When you are unable to determine a baseline rate and variability occurs between consecutive
There are several ways to verify the source and/or accuracy of the recorded fetal heart rate pattern.
Verification of the FHR with:
An obstetric stethoscope
A fetal scalp electrode
Verification of the maternal heart rate:
Using pulse oximetry - for a maternal heart rate pattern displayed simultaneously with the FHR
(Cross-Channel Verification (CCV) feature)
Using Maternal ECG - for a maternal heart rate pattern displayed simultaneously with the FHR
Manual determination of the maternal pulse
Whenever possible measure the maternal pulse rate to make use of the monitor's Cross-Channel
Verification (CCV) feature, especially during the second stage of labor, or when the maternal pulse is
elevated over 100 bpm. The Avalon fetal monitor provides a Toco MP or CL Toco
for maternal pulse detection and the creation of a maternal heart rate pattern plotted on the same
recorder as the FHR pattern. In case of difficulties deriving a stable maternal pulse reading using the
Toco MP or CL Toco
When either of these parameters is utilized, the monitor will automatically and continuously perform a
CCV of the maternal heart rate pattern against the FHR pattern displayed on the monitor. If the
patterns and rates are similar, the CCV provides an alarm that both rates are probably from the same
source (i.e., they both represent the maternal heart rate pattern and the fetus is not being monitored).
Repositioning the ultrasound transducer will usually correct this, but it may be necessary to apply a
fetal scalp electrode. Advising the mother to temporarily cease pushing during contractions may help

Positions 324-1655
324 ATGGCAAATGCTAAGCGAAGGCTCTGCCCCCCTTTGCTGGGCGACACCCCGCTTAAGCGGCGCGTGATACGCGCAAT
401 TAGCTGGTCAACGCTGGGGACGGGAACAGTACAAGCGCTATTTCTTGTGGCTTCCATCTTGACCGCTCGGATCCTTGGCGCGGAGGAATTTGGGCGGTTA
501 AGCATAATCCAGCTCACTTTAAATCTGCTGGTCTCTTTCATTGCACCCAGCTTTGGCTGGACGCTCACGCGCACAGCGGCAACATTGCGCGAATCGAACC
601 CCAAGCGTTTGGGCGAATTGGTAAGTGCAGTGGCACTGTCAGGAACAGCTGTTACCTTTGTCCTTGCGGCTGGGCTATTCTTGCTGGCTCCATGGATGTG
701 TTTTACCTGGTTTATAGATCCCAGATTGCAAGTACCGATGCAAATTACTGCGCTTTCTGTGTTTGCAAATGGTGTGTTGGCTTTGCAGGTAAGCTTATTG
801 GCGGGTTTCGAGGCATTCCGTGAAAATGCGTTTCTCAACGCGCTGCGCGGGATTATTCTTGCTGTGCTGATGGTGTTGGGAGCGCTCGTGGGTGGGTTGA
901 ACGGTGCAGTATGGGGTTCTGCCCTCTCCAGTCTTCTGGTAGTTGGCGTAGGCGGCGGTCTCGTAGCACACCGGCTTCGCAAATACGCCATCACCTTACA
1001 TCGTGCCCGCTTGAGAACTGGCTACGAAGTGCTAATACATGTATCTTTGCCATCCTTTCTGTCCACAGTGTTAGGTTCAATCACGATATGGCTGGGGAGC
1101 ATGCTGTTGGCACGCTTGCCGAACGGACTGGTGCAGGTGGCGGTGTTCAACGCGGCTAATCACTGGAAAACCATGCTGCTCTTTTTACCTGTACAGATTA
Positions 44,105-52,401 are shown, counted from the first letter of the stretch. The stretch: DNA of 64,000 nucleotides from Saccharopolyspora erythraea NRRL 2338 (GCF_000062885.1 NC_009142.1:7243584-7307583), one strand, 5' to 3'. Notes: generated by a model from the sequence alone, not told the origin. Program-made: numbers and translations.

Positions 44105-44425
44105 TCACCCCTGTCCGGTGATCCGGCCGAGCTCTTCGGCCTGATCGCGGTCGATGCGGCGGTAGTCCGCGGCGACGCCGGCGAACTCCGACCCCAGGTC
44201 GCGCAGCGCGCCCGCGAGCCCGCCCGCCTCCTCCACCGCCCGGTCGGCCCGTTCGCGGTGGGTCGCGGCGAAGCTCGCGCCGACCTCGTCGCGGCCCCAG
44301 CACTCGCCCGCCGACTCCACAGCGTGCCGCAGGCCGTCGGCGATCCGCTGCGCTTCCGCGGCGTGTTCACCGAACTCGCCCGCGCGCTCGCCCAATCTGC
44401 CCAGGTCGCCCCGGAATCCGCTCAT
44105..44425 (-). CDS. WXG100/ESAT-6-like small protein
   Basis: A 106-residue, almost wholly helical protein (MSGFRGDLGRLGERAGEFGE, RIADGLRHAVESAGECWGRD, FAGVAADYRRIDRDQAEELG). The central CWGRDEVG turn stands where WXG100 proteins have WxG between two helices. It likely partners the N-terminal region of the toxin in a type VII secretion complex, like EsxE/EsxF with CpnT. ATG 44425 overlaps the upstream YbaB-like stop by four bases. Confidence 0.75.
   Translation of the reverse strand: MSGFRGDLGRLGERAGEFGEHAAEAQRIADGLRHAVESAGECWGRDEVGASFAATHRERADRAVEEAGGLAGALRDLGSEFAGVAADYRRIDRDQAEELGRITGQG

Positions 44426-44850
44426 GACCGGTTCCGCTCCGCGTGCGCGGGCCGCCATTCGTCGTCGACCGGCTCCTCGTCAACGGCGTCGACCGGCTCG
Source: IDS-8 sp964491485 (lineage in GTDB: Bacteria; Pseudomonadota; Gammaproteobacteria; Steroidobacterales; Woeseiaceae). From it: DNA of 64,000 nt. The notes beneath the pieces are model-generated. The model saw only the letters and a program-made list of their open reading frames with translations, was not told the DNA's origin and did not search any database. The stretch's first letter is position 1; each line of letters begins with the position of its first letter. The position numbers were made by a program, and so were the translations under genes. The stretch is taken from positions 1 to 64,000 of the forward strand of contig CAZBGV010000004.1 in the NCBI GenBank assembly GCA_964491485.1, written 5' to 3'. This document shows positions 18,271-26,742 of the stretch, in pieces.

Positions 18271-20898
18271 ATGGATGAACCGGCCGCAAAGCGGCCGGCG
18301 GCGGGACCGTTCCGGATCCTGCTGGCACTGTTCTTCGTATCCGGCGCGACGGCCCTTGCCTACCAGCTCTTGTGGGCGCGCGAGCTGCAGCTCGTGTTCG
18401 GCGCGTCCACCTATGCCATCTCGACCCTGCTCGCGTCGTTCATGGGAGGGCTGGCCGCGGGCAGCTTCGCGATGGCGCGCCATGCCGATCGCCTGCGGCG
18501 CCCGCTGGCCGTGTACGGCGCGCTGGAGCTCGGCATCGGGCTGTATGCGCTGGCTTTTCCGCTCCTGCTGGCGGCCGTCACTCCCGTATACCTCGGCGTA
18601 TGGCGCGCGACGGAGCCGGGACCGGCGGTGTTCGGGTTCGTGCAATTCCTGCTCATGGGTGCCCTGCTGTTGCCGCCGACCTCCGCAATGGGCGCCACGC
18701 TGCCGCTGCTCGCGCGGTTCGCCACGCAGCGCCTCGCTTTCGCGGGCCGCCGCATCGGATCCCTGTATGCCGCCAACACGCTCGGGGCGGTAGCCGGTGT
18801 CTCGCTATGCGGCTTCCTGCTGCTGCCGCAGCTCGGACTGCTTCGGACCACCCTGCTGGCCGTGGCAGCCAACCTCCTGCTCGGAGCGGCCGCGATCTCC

to more rapidly resolve any uncertainty in this situation.
Doubling: The auto correlation algorithm can display a doubled fetal or maternal heart rate if the
duration of diastole and systole are similar to each other, and if the heart rate is below 120 bpm.
Doubling, usually brief, is accompanied by an abrupt switch of the trace to double the baseline value.
Halving: With fetal tachycardia (above 180 bpm) and some interference from breathing or maternal
arteries the auto correlation algorithm may only recognize every second beat resulting in a halved rate
for a limited time. If the actual FHR is above the maximum limit of the monitor (240 bpm), the
algorithm will also half-count. Halving is accompanied by an abrupt switch of the trace to exactly half
the prior baseline value. This switch may simulate a FHR deceleration and be referred to by clinicians
as a "false deceleration."
Switching to maternal heart rate (also referred to as "Maternal Insertion"): The fetal heart can
move partly or fully out of the ultrasound beam and the auto correlation algorithm may then pick up
and display the maternal heart rate. Depending on the signal mix in the ultrasound signal, switching to
the maternal heart rate may mimic several conditions with the potential for erroneous interpretation
and response as follows:
The switch to the maternal heart rate may simulate a FHR deceleration (i.e., a decrease of
the fetal heart rate, and be referred to by clinicians as a "false deceleration").
11 Monitoring FHR and FMP Using Ultrasound
MP transducer, use SpO
or MECG instead.